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A tale in three parts, by Uwe Heitkamp, based on Georg Büchner 1839.

The Invaders.
A tale in three parts, by Uwe Heitkamp, based on Georg Büchner 1839.

A tale in three parts, by Uwe Heitkamp, based on Georg Büchner 1839.

Saturday the 20th may of 2023.

Part One.

On 5 November Lenz was walking through the hills, all by himself. The summits and high mountain flanks were gleaming in the sun, and the valleys below were covered in green after the rain. Brooks were rushing across the rocks, and the eucalyptus trees were swaying in the wind. Temperatures had gone up a bit again. The clouds in the sky were scurrying from north to south, as if in a hurry. The umbrella pines above him were absorbing the strong winds. The air was humid and the long valleys stretching from the summit of Picota down to the plains of the Vale do Boi had water, something that hadn’t happened for the longest time. The river beds of the region had dried out nearly a year ago, and the little water left here and there in a few places smelt off and was retained in toxic green puddles. The rain had come from the sea, from the southwest. At last. The wind had pushed the clouds, fit to burst, against the mountains. Once enough clouds had collected, it rained long and hard. Thanks be to God.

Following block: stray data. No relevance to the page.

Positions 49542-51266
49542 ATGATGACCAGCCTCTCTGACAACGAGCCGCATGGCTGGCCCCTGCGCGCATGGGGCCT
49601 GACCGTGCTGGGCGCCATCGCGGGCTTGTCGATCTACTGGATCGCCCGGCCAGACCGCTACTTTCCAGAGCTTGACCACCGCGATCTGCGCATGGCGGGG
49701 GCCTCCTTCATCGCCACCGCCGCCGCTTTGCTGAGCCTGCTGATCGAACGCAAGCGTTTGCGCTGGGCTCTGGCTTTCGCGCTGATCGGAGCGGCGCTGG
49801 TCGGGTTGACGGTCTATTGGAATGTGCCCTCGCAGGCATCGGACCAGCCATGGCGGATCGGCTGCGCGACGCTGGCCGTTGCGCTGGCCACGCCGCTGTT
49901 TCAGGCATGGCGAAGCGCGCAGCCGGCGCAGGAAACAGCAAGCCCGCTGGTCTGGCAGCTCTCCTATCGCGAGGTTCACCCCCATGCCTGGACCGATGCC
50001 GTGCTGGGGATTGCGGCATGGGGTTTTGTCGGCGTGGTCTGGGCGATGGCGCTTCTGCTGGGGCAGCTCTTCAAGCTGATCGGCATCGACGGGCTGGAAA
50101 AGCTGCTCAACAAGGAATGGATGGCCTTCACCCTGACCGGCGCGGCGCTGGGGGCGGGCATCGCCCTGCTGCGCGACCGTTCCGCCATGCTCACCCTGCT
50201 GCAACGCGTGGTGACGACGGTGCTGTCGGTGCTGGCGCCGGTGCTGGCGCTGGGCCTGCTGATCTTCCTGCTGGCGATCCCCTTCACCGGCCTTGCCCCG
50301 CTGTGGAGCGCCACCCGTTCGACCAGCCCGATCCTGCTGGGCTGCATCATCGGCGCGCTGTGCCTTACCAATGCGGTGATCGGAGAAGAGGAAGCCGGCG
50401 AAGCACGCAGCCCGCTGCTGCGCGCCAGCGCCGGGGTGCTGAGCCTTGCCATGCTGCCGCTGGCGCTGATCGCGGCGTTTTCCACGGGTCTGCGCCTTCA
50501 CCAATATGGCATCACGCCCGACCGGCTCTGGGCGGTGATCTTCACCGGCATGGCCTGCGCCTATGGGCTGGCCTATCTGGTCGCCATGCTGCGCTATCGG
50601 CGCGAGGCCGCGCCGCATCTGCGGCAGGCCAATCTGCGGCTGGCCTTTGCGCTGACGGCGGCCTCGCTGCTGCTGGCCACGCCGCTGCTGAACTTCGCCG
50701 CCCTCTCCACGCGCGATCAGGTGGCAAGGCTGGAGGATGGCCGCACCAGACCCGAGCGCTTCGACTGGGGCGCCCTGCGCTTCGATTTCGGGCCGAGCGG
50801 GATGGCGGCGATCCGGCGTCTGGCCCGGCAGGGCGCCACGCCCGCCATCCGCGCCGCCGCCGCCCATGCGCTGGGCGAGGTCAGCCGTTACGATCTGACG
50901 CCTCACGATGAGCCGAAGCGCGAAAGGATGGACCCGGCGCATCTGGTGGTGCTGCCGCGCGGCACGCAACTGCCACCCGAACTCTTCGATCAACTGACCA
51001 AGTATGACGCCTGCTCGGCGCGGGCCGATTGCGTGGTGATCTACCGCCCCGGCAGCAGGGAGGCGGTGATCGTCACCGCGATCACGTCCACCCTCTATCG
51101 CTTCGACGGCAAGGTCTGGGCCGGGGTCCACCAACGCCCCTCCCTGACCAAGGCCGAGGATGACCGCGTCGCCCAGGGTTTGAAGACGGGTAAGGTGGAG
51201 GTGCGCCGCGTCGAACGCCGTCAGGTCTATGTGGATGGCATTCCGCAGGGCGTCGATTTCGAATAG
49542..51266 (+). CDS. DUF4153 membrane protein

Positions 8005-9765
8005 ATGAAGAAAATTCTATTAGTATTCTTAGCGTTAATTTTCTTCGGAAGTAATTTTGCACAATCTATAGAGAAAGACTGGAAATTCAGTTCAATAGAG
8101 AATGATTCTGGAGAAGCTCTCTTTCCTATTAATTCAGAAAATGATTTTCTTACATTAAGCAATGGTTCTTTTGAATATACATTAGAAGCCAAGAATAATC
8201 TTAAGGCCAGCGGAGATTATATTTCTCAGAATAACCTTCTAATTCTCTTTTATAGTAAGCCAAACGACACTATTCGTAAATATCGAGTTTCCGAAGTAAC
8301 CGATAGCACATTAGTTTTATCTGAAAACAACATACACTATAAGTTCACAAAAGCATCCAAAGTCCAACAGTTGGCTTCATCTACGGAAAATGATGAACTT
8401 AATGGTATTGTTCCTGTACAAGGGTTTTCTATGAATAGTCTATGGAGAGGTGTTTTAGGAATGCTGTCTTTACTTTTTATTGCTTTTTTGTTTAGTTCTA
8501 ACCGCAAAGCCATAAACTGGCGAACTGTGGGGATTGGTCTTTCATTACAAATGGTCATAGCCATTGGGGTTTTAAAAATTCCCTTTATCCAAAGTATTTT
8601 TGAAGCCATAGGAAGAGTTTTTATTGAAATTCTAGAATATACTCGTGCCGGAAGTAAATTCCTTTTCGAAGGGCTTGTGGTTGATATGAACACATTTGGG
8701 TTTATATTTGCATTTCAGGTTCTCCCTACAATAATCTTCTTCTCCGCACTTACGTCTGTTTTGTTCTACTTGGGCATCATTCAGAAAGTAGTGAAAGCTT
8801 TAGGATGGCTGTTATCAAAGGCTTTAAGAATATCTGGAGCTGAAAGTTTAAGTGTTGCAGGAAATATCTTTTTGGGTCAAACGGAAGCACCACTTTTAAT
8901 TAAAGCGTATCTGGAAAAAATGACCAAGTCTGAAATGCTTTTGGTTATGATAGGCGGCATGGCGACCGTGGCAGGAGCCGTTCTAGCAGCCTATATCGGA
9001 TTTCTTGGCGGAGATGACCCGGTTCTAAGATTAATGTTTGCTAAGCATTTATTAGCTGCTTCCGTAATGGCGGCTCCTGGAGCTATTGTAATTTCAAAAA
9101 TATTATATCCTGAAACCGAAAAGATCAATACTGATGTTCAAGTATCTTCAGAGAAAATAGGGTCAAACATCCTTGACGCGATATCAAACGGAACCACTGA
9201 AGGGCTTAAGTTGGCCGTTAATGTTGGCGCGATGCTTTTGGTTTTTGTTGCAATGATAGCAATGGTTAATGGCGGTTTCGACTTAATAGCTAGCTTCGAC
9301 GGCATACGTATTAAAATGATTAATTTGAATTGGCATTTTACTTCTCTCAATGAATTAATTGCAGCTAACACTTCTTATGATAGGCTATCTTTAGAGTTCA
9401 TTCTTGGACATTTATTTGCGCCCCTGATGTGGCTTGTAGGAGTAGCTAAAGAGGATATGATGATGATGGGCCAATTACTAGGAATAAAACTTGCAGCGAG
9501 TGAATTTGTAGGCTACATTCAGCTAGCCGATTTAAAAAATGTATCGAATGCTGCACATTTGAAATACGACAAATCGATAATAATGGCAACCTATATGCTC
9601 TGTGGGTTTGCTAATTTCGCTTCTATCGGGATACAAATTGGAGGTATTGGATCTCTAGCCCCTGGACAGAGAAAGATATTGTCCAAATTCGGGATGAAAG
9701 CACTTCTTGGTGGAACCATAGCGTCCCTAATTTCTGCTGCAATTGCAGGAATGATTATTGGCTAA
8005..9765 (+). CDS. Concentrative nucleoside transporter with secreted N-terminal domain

So what would happen in Lisbon if UFOs landed right on the Avenida da Liberdade and Aliens started gobbling up humans? Pushing this crazy notion to one side, Lenz had put together his backpack the evening before. Slices of buttered bread, fruit, water, a small medical kit for emergencies. Early in the morning he started out from Caldas. He was a man on a mission. It was not yet light. His plan was to take the high road via Esgravatadouro to Fornalha. There was this story of the invaders going round. That’s what he wanted to investigate. Vapour was hovering above the valleys called barranco here, and the moisture created the first shreds of cloud. Walking through this was like walking through fog. Then the sun appeared, all of a sudden, very quickly. With the sun rising from the sea he carried on, uncaring. He wasn’t interested in the path as such, rising and falling, rising and falling. He was investigating the vegetation. The once varied forest lay destroyed. One single species of tree was on the march to destroy biodiversity. And everyone was looking on, not caring, as if they hadn’t seen the approaching danger.